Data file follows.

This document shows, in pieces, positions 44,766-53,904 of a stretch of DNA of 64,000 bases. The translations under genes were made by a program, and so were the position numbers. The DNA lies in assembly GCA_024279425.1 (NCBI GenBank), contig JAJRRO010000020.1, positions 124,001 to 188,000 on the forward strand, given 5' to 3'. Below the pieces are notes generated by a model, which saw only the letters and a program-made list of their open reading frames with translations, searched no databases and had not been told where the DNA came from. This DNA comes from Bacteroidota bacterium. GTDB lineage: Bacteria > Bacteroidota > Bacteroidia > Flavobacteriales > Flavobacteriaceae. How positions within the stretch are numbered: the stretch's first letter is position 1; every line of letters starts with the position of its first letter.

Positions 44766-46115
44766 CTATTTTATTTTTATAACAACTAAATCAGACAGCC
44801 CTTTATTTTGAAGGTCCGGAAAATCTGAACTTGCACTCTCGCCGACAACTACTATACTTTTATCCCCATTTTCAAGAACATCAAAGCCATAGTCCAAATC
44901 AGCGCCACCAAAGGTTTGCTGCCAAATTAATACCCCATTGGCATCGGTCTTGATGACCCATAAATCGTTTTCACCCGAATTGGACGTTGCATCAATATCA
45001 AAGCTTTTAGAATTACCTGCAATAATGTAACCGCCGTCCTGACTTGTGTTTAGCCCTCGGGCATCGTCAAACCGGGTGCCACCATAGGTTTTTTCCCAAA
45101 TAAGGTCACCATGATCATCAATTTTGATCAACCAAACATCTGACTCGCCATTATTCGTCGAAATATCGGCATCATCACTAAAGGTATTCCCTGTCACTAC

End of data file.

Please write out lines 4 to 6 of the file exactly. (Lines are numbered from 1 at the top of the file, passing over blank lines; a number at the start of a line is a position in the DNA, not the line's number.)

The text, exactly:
44801 CTTTATTTTGAAGGTCCGGAAAATCTGAACTTGCACTCTCGCCGACAACTACTATACTTTTATCCCCATTTTCAAGAACATCAAAGCCATAGTCCAAATC
44901 AGCGCCACCAAAGGTTTGCTGCCAAATTAATACCCCATTGGCATCGGTCTTGATGACCCATAAATCGTTTTCACCCGAATTGGACGTTGCATCAATATCA
45001 AAGCTTTTAGAATTACCTGCAATAATGTAACCGCCGTCCTGACTTGTGTTTAGCCCTCGGGCATCGTCAAACCGGGTGCCACCATAGGTTTTTTCCCAAA